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Monday, August 13, 2018

Gardens on Wheels

Enjoy the Fall, Tanaka Landscaping Co.
From the people who may well have originally invented and exported to the West the whole concept of "less is more;" from the culture which gave us miniature trees they call Bonsai; from the artists who may have been the first to embrace Minimalist landscapes; we are now gifted with yet another new art form--portable landscapes. The Japanese have done it again, creating works of the landscapers' art in the back of their tiny Kei-tara utility trucks. It's an artform so new Japan seems to be the only place in the world it can be found. Such art is admittedly, not yet widespread (even in Japan), but it comes with its own design competition, and each year seems to grow more and more popular with the Japanese public. The Kei Truck Garden Contest is an annual event sponsored by the Japan Federation of Landscape Contractors. The new artform combines the centuries-old Japanese knack for compact, highly structured gardening, with the modern-day "need for speed."

Autumn Falls, a Kei truck garden with its own pond (and a few fish), by landscaping contractor Inui Zouen.
The Kei Truck, is a tiny, but practical, vehicle that originated in Japan. (These days it’s also widely built and used throughout Asia and other parts of the world.) In Japan you’ll often see them used at construction sites and agriculture industries inasmuch as they can maneuver through that country's small side streets and easily park in spaces hardly bigger than that of a motor scooter. And in a more recent turn of events, apparently they’re also used as a canvas for gardening contests. The truck bed is a mere 54 inches wide by 79 inches long (about the size of a standard double bed).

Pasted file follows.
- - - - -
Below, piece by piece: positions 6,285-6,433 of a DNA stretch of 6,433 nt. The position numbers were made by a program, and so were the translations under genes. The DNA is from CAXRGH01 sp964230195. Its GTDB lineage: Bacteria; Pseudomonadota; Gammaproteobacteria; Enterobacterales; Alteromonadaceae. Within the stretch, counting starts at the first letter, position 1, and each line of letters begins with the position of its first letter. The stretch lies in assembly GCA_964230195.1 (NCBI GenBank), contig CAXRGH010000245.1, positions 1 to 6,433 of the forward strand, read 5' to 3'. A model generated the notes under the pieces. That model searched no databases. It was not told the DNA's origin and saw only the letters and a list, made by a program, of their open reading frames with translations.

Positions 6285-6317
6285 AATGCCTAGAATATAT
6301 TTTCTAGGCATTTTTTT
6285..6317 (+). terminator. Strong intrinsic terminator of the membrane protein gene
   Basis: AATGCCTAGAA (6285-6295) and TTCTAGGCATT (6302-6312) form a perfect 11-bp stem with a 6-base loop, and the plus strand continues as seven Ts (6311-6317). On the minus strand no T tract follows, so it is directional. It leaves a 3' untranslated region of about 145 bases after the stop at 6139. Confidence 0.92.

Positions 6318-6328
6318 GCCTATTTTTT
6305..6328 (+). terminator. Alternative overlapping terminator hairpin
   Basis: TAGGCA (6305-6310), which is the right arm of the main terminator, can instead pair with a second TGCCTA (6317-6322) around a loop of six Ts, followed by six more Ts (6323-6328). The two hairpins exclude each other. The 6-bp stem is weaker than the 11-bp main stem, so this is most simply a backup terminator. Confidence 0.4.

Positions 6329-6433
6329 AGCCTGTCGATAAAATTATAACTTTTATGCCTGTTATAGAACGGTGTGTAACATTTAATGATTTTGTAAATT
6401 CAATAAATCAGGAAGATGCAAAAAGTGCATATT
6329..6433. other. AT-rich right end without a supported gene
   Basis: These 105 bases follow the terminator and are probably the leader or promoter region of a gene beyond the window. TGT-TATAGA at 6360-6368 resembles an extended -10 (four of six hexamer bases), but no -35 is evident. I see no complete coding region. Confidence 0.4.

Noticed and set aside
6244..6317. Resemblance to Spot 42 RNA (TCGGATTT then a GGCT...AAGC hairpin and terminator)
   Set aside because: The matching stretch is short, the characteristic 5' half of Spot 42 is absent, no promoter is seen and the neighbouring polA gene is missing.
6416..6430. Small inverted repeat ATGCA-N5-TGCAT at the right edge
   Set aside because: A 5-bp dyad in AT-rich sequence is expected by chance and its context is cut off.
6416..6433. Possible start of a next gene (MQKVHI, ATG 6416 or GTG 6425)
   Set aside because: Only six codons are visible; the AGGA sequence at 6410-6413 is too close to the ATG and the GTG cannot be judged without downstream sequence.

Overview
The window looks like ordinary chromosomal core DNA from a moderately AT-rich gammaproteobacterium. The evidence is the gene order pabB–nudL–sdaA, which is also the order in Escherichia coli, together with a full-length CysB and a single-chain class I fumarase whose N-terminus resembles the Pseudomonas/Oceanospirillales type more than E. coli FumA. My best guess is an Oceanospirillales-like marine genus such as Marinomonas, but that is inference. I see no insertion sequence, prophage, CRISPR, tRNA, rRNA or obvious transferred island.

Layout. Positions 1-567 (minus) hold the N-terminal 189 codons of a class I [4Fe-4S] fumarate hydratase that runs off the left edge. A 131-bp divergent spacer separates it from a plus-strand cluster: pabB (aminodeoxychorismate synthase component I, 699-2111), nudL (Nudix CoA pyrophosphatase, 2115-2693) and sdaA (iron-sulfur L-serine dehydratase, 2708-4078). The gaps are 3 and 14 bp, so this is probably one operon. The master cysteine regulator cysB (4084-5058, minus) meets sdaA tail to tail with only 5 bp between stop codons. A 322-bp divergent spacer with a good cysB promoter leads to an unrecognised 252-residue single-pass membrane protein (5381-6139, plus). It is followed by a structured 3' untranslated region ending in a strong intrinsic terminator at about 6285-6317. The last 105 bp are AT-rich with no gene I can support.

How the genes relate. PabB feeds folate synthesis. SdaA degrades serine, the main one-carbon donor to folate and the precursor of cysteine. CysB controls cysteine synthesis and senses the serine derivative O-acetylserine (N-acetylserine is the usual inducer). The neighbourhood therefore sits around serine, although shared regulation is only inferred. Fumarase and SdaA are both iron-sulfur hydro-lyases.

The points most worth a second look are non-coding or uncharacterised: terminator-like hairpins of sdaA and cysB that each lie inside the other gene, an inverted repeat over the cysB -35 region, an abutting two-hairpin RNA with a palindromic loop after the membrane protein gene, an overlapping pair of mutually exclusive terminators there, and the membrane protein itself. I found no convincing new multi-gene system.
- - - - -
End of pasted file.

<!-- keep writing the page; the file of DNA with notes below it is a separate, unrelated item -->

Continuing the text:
Takahashi Landscape Construction created this garden that feels like a secret place.
The contest comes with stringent rules--it must include a Kei Truck. That's it, inventive creativity rules. You want to include a working waterfall? Sure, why not. You like fish? How about an aquarium running the length of the truck bed? Each year, participants are raising the bar for the following years. Here, it is possible to see beautiful landscapes with an aquarium or admire exquisite Bonsai trees of all sizes. In the U.S., the closest similar competition would be the floats of the Rose Bowl Parade--not quite the same.

1. Garden with a Coffee Table and Bench created by landscaping   
    contractor Fukuharu Zouen.
2. Bamboo Waterfall, Matsuda Zouen, a traditional rock garden.
3. Bamboo Water Well.
4. Both interior and exterior gardens grace the beds of Japanese Kei
    trucks...sometimes, both at the same time.
At the opening of the 21st-century, superficial impressions of Japan still fostered a nagging schizophrenic image combining the polar characteristics of elegant refinement and those of economic prowess. As the Mimalist artists in the U.S. and elsewhere discovered, there are pitfalls to oversimplification. A visual comparison of Kei truck gardens and the monstrous (in size, if not design) Rose Bowl floats, demonstrate the results provided by a century of scholarship, (both Japanese and Western). They provide ample evidence of a Japanese heritage of visual expression that is as both utterly complex and yet varied as the wider culture that produced them. 

Most Kei truck gardens are intended for viewing from only two sides
--left or right, and rear.
Just as the aesthetics are complex, the competition is high, making it difficult, even for Japanese art experts to decide who is the winner. In this contest, judges score each landscape based on three criteria. They look at the planned expression of the landscape; how the landscape design was executed; and the overall environment presented in the garden. Although there is only one winner, all landscapes in Kei Truck Garden Contest are glamorous and beautiful.

a large bonsai takes center stage in this piece,
by Kansai Uek

It all begins here...


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